I started to bump into invisible objects in the dark, twisting corridors. It seemed so much darker inside this year. I couldn't even see the man ahead of me now, but I knew he was there, leading me farther into the gloom. Now the other fire trucks outside began to blow their sirens and clang their bells in a jangling symphony of alarm which rose ever louder and more stridently in the night behind me. I stumbled several times and almost fell. No other people were wending their way through the lightless, empty passages for me to hold on to, and the only thing which guided my faltering footsteps was the unfamiliar voice of the man somewhere up ahead, who uttered his commands in an echoing whisper. "Turn to your left," I heard him instruct. "Now lift your feet--there's another step in front of you." I followed him blindly, sweat starting to trickle down my face. It seemed so hot inside the Fun House tonight, almost like an oven, and each halting step I took seemed to bring me farther into the intensifying heat. I turned a corner in the blackness and felt a railing on my left. I couldn't even see my feet as they probed the darkness in front of me. I felt a step, then another, and blindly began to  climb upward. "That's it. Keep coming," the voice instructed, and I cautiously mounted the stairway, wondering how the man could be so sure of his way in the pitch blackness. It got even hotter as I climbed higher, and I started to smell an odor like burning  meat. I finally reached the top, where the acrid smell of smoke filled the air and began to sting my eyes. In the distance, the calliope piped wildly now, while alarm bells clanged, and sirens wailed like banshees. I realized now, too late, that something was wrong, terribly wrong, but I knew I could never find my way  out of this place alone. Where were the rubber monsters and phony spider webs? Why were there no other people with me? A roaring, crackling sound suddenly rumbled through the Fun House and shook the floor beneath me. Now frightened and disoriented, I felt around crazily and banged into something solid. "Now reach out with your hand and feel for the doorknob," the voice commanded sharply.  In the gloom in front of me, a reddish-yellow glow suddenly ignited and flared up like a bonfire, followed a heart-beat later by a blasting wave of heat that singed my eyelashes and hair. I cringed back a step, shielding my face with one hand while frantically reaching out with the other for something to grab and hold on to for balance  "You're almost here, kid!" the voice rasped exultantly. "Just turn the knob and come on in!" Clawing and grasping blindly for anything, I suddenly felt a globe of burning fire in my hand, and heard a horrible, sickening hiss as the red-hot metal painfully seared into the flesh of my agonized fingers---
    I woke up with a spasmodic jerk, soaked with sweat and gasping for breath. I was in total, silent darkness, and it took a few seconds before it registered to my disoriented senses that I was standing. I didn't know where I was, but I knew I  wasn't in my bedroom. My right hand was extended into the inky blackness, and I was tightly grasping something hard and round. Slowly, my eyes adjusted to the gloom and began to discern familiar shapes in the faint, almost imperceptible light. In a convulsive moment of mind-wrenching horror, I suddenly realized that I was on the third floor, standing in front of the doorway to the center bedroom, holding the doorknob in my hand....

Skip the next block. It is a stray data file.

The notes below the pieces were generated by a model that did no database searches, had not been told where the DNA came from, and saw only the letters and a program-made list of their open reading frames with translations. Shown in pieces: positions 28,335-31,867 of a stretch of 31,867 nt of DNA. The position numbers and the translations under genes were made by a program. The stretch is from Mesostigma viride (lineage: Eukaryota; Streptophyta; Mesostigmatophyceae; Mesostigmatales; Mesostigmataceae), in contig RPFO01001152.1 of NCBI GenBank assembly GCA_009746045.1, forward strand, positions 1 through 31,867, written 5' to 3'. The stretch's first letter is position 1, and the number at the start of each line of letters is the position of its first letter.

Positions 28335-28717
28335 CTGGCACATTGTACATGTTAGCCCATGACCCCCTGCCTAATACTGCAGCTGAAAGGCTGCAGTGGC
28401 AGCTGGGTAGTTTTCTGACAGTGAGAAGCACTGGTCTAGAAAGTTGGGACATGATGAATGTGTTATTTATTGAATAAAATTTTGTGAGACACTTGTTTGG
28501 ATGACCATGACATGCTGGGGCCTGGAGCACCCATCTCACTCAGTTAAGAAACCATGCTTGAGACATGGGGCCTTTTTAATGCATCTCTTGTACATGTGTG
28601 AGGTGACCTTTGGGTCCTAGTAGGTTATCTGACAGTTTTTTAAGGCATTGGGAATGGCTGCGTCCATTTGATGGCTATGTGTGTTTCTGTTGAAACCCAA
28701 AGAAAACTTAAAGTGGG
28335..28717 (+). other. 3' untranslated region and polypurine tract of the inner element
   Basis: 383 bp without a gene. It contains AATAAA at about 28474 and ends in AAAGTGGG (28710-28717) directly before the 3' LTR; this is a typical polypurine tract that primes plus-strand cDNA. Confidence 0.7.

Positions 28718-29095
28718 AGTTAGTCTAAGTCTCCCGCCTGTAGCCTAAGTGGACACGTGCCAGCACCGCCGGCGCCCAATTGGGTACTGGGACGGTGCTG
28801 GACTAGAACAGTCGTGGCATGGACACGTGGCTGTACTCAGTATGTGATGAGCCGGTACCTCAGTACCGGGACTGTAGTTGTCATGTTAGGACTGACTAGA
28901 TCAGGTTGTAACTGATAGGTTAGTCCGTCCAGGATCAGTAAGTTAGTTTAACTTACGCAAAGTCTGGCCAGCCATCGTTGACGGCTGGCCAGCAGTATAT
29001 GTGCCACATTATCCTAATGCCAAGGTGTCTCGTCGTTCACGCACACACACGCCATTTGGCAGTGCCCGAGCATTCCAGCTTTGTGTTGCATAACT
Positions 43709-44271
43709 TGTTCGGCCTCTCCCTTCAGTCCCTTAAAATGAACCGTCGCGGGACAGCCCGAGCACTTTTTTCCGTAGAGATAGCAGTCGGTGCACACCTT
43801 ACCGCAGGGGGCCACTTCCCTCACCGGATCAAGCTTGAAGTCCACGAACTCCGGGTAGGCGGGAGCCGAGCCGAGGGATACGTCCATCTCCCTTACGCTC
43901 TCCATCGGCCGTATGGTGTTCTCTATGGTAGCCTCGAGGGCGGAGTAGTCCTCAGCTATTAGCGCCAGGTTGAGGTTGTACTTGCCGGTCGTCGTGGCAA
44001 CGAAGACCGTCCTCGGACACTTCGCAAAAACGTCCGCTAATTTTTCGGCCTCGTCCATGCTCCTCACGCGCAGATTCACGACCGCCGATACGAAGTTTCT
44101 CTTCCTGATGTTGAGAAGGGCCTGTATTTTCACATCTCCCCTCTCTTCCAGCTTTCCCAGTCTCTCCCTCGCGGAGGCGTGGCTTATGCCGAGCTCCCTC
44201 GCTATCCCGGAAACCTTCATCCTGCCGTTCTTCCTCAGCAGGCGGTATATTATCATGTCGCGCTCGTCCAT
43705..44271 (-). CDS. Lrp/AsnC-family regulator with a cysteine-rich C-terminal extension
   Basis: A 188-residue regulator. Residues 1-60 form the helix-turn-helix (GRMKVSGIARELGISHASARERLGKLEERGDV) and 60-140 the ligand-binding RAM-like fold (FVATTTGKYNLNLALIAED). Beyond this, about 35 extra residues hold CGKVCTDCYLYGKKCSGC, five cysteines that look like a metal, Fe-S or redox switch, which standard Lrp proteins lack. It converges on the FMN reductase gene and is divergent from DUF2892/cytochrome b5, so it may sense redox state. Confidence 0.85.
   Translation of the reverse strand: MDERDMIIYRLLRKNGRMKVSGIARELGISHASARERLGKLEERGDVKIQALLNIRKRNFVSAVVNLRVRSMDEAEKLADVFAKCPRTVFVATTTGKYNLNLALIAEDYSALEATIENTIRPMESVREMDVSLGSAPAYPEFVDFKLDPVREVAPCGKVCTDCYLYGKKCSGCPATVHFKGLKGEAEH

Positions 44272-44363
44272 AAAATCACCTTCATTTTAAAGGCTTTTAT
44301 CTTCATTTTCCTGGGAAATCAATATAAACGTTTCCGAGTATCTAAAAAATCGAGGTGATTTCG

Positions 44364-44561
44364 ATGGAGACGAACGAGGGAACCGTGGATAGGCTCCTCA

My mother and father awoke to my screaming, and the hall light downstairs clicked on. Their running feet pounded on the steps behind me, and soon they were both there, my father waving a flashlight in his hand. "What the hell's going on?" he demanded in alarm while my mother stared wide eyed behind him. I gibbered incoherently, and dad carried me back downstairs, my mother following closely.


    The next day, I watched from the living room windows as my mother got in the car with my father, a paper bag holding the metal box with her dead first husband's ashes tucked under her arm. I'd babbled everything to them last night, all the anxieties of an entire summer rushing out between tears and gasps for breath. Beyond words, however, lay the deep-down, gut-level certainty that I'd been called to the third floor on that final night, that Tom Murdoch had summoned me from his eternal ashen repose and led me up the stairs to his center attic room for some unnamable purpose all his own. Only my wakening scream, and the hurried arrival of my parents, had thwarted his dark designs.

    After my mother buried the coffer with the ashes in the family plot at Woodlawn, a calm, relieved feeling settled on our home and things slowly returned to normal. My parent's arguments stopped, school began, bringing new friends, and that terrible summer when my house was truly haunted--if ever a house can actually be haunted--slipped into the past. I never had another episode of sleep-walking, and the stranger on the third floor, now buried and at rest, never troubled me again.











*****